Church of Christ application

I grew up in the Churches of Christ. I attended David Lipscomb College. And when I finished college, my view of Jesus was that he came to earth to teach some simple moral lessons and to die on the cross so we could be saved via the Five-Step Plan of Salvation. Our job is to pursue God by getting the steps exactly right and then living a moral life, centered on regular church attendance involving 5 acts of worship. These parables were conventionally interpreted to mean that our churches should have “lost sheep” ministries to recover members who’ve become irregular in their attendance.

Jesus tells us that, rather than sitting back and waiting for us to repent and come to him, God pursues us, even to the point of suffering humiliation. God searches furiously and desperately for sinners, like a wife searching for her lost coin in a dark room before her husband gets home and asks how she could have been so careless! God goes into the desert alone, searching for a sheep for fear that the sheep might die — even though the shepherd, wandering the wilderness alone at night, puts himself in danger of hyenas and lions. He risks his own life for the sheep who can’t survive without him.

God does not, as a condition to saving us, give us challenges and tests to see whether we truly love him. God leaves the comfort of heaven to seek those who need him — even though they are impenitent sinners who no more deserve his forgiveness than the prodigal son. God is willing to be humiliated by eating with sinners — in a culture where eating with someone implies acceptance. God is willing to risk the embarrassment of running toward an impenitent son, embrace him, and wrap him in new clothes, because he can’t bear being separated.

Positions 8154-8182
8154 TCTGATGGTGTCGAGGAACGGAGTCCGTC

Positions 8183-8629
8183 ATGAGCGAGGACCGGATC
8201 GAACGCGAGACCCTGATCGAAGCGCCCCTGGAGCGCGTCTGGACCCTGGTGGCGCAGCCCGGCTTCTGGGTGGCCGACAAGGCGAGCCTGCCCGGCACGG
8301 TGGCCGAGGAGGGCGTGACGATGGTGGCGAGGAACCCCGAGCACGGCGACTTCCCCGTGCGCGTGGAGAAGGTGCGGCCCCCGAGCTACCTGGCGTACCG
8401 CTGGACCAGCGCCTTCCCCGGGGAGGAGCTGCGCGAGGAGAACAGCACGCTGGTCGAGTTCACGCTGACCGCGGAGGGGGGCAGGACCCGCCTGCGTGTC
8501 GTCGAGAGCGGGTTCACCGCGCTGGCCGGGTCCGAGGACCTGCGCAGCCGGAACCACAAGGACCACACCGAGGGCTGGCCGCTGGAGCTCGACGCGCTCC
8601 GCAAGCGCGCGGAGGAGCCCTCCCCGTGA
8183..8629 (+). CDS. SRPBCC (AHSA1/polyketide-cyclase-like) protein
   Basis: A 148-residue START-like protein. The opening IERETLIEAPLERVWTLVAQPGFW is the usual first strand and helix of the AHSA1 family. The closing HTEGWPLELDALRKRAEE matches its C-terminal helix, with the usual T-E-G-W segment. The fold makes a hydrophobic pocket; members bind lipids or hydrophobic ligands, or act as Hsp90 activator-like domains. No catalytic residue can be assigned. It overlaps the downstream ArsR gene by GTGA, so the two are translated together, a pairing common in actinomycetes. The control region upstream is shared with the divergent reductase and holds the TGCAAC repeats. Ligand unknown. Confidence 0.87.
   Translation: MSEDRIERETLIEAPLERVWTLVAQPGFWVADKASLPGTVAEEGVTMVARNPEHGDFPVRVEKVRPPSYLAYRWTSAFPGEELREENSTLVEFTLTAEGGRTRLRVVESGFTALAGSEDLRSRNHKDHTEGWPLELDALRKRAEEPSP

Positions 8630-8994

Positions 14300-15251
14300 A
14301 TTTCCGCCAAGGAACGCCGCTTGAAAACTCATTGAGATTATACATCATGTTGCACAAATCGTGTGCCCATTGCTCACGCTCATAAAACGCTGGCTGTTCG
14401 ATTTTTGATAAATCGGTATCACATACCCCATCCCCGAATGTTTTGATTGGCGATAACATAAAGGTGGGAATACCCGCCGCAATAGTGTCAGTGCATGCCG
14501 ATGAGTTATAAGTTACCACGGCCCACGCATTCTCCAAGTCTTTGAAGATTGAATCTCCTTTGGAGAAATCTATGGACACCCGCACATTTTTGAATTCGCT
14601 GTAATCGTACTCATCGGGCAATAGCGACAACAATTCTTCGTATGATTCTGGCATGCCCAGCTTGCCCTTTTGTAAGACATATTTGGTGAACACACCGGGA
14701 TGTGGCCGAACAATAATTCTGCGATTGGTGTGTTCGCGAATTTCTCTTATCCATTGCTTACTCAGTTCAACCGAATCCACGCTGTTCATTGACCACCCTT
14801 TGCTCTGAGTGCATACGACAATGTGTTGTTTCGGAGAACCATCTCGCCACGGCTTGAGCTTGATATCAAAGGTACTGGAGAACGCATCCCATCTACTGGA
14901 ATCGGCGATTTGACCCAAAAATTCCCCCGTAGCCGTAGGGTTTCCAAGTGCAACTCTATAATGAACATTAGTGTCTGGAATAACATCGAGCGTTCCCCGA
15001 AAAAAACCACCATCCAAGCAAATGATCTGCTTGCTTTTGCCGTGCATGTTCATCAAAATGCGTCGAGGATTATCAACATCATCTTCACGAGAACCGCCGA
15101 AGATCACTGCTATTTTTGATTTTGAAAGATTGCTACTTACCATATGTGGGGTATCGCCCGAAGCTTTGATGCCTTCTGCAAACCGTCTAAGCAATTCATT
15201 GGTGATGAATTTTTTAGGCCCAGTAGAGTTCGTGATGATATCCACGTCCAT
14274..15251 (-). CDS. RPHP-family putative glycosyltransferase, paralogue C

Jesus is God. Jesus tells us and then shows us who God is. And yet we play the role of the elder son, resentful that the Father may actually forgive those less obedient than we. We feel unappreciated when God lavishes his love on sinners, and wonder where our kid goat is? Haven’t we been loyal? Haven’t we followed the rules? Why would the Father embrace those who don’t try as hard as we do?

As a result, we re-interpret God to be a God just barely gracious enough to approve us, and certainly not gracious enough to approve others. Our God is a God who waits on people to come to him in perfect obedience to all five steps. Our God keeps his pride … his dignity. Our God would never eat with sinners.

And yet … and yet God came to earth, took the form of a man, and suffered shame and humiliation, showing us his true character. And the lesson is that we should be like God.

The character in the story we should play is someone who used to be like the older brother but is now like God. And like God, we should be looking for prodigal sons, on the road but not yet all the way home, rushing toward them to embrace them, showing them a grace far beyond anything they imagine they deserve. And if we suffer embarrassment because of it, that’s good. It just makes us that much more like Jesus.

About Jay F Guin

My name is Jay Guin, and I’m a retired elder. I wrote The Holy Spirit and Revolutionary Grace about 18 years ago. I’ve spoken at the Pepperdine, Lipscomb, ACU, Harding, and Tulsa lectureships and at ElderLink. My wife’s name is Denise, and I have four sons, Chris, Jonathan, Tyler, and Philip. I have two grandchildren. And I practice law.
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6 Responses to Faith Lessons by Ray Vander Laan: On the Prodigal Son and Thinking the Eastern Way, Part 2